Work independently; do not discuss your essay with other students.
A screenshot of the rubric I’ll be using to grade the exams is below. As I mentioned about the game design beta test rubric, I am not really concerned with the exam scores generated by the rubric — my primary goal is getting students to become more aware of how their experiences translate into learning.
This is the second post on my process for game design by students. The first post, where I mention changing the beta test rubrics with which teams of students evaluate each other’s games, is here. The rubric originally looked like this:
What is most important here is not the rubric’s criteria or point values, but the fact that it will be used by students rather than the instructor. The purpose of the rubric is to get students to benchmark the quality of their effort against that of their peers, and possibly make them into more autonomous learners in the process.
Last month The New York Times published an updated version of its confirmation bias game that might be useful for teaching research methods or political psychology. The newer version includes an explanation of how confirmation bias affects government policy.
Also of note is another game on President Trump’s plan for changing U.S. immigration criteria. I failed to qualify under these new proposed rules. Probably all of my students will fail also.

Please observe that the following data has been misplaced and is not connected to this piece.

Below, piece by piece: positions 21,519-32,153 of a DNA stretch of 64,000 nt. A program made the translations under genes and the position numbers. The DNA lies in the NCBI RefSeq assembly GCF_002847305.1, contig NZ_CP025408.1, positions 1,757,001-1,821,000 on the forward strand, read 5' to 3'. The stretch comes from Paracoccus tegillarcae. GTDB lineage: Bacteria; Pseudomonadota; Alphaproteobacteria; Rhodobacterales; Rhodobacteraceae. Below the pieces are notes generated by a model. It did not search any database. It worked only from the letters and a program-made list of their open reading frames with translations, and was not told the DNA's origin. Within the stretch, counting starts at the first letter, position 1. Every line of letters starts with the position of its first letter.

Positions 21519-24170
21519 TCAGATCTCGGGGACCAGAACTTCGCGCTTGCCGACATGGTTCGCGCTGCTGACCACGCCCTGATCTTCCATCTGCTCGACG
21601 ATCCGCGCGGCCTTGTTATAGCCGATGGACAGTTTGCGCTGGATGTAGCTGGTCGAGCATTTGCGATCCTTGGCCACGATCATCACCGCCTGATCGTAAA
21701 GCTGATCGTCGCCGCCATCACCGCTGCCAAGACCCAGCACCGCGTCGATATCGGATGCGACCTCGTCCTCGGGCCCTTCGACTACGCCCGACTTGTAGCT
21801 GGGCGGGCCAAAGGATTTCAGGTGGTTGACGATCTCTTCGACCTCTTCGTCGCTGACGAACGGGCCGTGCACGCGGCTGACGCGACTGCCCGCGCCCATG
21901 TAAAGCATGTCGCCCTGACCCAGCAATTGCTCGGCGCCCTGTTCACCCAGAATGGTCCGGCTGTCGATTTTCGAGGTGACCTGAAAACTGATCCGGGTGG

In my 2016 first-year seminar, I had teams of students build games, something that originated with a vaguely-defined classroom exercise that I had created on the spur of the moment in class the year before. I’m going to include game design in the course again this fall, but with a few tweaks. Here is an overview of what’s going to happen:
Teams of students will go through three iterations of game design. An individually-written policy memo serves as a preparatory assignment for each round. The respective contexts of the games are the flight of a refugee from a location in South Sudan, the construction and operation of an NGO-managed camp for Rohingya refugees who have fled to Thailand, and the resettlement of a group of Afghan refugees in a relatively small community in the USA. Complete instructions for all of these game design exercises are at TeachersPayTeachers. Teams design their games in class over a few days and then they beta test each other’s games, evaluating them against a rubric. Points from the rubric get added to each student’s grade. Continue reading →